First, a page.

Led by Professor Neil Bricklebank, the Chemistry Research Group carries out research in the following areas
Synthetic inorganic chemistry
Our research encompasses inorganic and materials chemistry, focusing on the synthesis and characterisation of phosphorus and sulfur compounds and their applications in nanotechnology and biological sciences.
Catalyst design through database mining and computational chemistry
Organometallic homogeneous catalysis is the workhorse of fine chemical synthesis. The shear variety and high level of tunability means these catalytic complexes have found application in pharmaceuticals, agrochemicals manufacture and beyond. Even with all the interest in organometallic complexes, the holy grail of 'designer catalysts' is still some way off. Hemi-labile ligands are particularly interesting as, due to their inherent flexibility, they have the ability to control the number of coordination sites around the metal centre. Understanding and manipulating this flexibility can lead to new reaction pathways and novel products.
Novel organic compounds
Research has allowed the development of a large variety of organic compounds, with the potential therapeutic activity in a number of chronic inflammatory diseases. In addition, a number of compounds with anti-microbial activity are also under development. The synthetic programme is focussed on a number of categories of compounds.
The study of reaction mechanisms
This involves the physical organic study of fundamental small molecules including proton transfers and oxidations. Larger molecules can equate to more complex reaction mechanisms, so our work involves the synthesis and study of simple systems that try to isolate individual components of such mechanisms. This has included control of reaction pathways with protonation/deprotonation and directing reaction outcomes and catalysis with hydrogen bonding. These projects involve the timely syntheses of model substrates and catalysts twined with the study of their kinetic, thermodynamic and structural properties.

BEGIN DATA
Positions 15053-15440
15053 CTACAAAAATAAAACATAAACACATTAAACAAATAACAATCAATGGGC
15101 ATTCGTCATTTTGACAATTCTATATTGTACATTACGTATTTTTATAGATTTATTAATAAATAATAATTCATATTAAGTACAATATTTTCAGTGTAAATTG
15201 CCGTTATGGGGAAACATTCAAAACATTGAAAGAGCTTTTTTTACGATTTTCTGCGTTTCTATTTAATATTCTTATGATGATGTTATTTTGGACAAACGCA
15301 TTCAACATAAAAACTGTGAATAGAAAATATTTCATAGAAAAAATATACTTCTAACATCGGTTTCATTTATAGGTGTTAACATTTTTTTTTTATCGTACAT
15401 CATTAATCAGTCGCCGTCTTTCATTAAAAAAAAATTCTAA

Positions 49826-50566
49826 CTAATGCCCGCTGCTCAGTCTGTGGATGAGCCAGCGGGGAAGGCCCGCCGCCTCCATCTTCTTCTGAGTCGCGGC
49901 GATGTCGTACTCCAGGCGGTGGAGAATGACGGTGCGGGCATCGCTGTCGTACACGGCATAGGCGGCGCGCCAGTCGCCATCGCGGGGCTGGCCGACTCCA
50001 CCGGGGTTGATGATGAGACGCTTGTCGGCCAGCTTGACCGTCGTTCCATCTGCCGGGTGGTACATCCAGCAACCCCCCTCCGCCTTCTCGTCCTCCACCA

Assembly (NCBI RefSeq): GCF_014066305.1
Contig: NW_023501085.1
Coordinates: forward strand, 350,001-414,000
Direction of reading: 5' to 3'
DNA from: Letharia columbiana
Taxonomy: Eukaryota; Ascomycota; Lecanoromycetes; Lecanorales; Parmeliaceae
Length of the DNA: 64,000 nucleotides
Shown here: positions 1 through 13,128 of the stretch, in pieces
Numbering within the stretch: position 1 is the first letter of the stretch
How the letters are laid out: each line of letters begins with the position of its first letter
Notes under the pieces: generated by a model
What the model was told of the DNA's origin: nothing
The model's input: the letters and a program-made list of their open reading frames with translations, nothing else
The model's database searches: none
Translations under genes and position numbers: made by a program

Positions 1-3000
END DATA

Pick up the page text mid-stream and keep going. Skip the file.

The development of procedurally simple and robust synthetic and catalytic methodologies for the preparation of key bonds in organic chemistry
The formation of strategically important bonds allows rapid and efficient preparation of a wide variety of useful molecules including pharmaceuticals, functionalised materials, agrochemicals and natural products.
Increased efficiency in chemical synthesis shortens synthetic sequences, lowers costs, reduces waste and passes on these benefits to the end-user.
However, many procedures for the formation of challenging bonds are not practically useful for a variety of reasons. They may require specialised equipment; preparation and use of complex, unstable, expensive or toxic starting materials or catalysts; require rigorous exclusion of air, require a large stoichiometric excess of one or more reagents; have poor substrate scope; be irreproducible or perform poorly on scale.
By recognising and avoiding these issues in the development process, we can design more powerful chemical transformations and improve uptake of new synthetic procedures.